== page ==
A PhD thesis is the result of many years of hard work, and the author generally hopes it will be the start of a successful academic career. But quite often, it is only read by the authors themselves and their supervisors. Who should be allowed to access it, and how? Our colleague Catherine Brendow discusses the main reasons why PhD students are generally reluctant to make their thesis open access.Continue reading “Why Shouldn’t Your PhD Thesis be Accessible to Everyone?”
The death of George Floyd has led to a worldwide mobilisation against racism. The the initiative Black Conversations and the GISA Graduate Institute Student Association board have compiled an anti-racist reading list, including some resources available in the Graduate Institute library and other libraries in Geneva. Our colleague Catherine Brendow, subject librarian for political science, explains how to access them.
Many scholars are confused and do not know if they can or should upload the pdfs of their articles on academic social media websites such as Researchgate or academia.edu. Our colleague Catherine Brendow tries to clear things up.Continue reading “Should you Share your Published Articles on Academic Social Media?”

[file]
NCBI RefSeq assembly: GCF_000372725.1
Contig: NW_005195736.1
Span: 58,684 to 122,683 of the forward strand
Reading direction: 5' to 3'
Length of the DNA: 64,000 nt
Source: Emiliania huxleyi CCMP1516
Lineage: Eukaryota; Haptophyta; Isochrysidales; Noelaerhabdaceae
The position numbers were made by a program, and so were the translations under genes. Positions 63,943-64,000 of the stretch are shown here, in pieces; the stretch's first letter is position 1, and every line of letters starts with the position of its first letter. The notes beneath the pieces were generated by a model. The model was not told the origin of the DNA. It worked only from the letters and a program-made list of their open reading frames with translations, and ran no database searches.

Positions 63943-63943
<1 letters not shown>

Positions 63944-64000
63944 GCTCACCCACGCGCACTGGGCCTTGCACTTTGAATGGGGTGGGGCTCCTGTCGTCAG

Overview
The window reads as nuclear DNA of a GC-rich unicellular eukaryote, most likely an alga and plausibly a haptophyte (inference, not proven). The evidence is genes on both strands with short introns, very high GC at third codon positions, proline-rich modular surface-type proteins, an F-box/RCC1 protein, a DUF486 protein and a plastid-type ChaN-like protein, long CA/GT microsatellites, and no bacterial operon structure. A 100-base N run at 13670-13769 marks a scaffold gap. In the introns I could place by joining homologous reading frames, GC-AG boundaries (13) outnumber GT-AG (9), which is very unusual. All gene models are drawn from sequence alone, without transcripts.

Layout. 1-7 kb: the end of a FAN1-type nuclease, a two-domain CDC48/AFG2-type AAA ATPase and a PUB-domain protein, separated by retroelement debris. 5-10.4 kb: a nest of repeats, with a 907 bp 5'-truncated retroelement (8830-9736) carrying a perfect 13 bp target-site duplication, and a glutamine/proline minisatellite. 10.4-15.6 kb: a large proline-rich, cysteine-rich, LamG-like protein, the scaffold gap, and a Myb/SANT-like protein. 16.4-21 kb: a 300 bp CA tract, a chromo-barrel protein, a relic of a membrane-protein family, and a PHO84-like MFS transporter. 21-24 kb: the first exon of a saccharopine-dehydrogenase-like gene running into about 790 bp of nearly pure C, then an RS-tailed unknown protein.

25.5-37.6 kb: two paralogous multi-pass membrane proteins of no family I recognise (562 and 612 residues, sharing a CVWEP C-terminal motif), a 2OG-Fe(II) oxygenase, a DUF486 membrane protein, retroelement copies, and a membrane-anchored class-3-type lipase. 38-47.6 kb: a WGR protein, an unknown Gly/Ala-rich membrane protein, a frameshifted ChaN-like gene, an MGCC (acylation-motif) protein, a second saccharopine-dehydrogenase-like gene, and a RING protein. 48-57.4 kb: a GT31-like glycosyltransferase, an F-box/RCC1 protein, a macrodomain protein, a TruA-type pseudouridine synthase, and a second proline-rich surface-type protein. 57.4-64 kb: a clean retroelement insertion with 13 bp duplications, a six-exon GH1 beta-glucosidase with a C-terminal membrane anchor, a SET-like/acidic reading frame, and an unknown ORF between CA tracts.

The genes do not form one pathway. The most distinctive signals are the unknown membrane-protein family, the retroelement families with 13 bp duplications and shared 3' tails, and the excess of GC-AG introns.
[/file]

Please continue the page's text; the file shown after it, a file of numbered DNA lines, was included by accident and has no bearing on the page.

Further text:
In 2011, the Library created a repository to host the research produced by the Graduate Institute. Since then, our team has added many records of books, theses, journal articles or working papers. Our repository also allows our researchers to comply with the requirements of their funders who want them to make their research open access. Our colleague Catherine Brendow explains how it works.Continue reading “Archiving the Graduate Institute’s Research”
Sometimes Word or Libre Office just won’t do. Economists (and others) at the Graduate Institute need a tool such as LaTeX to insert mathematical expressions in their thesis. How can they cite their sources? Our citation managers specialist Catherine Brendow has some clues.Continue reading “Citation tools for LaTeX users”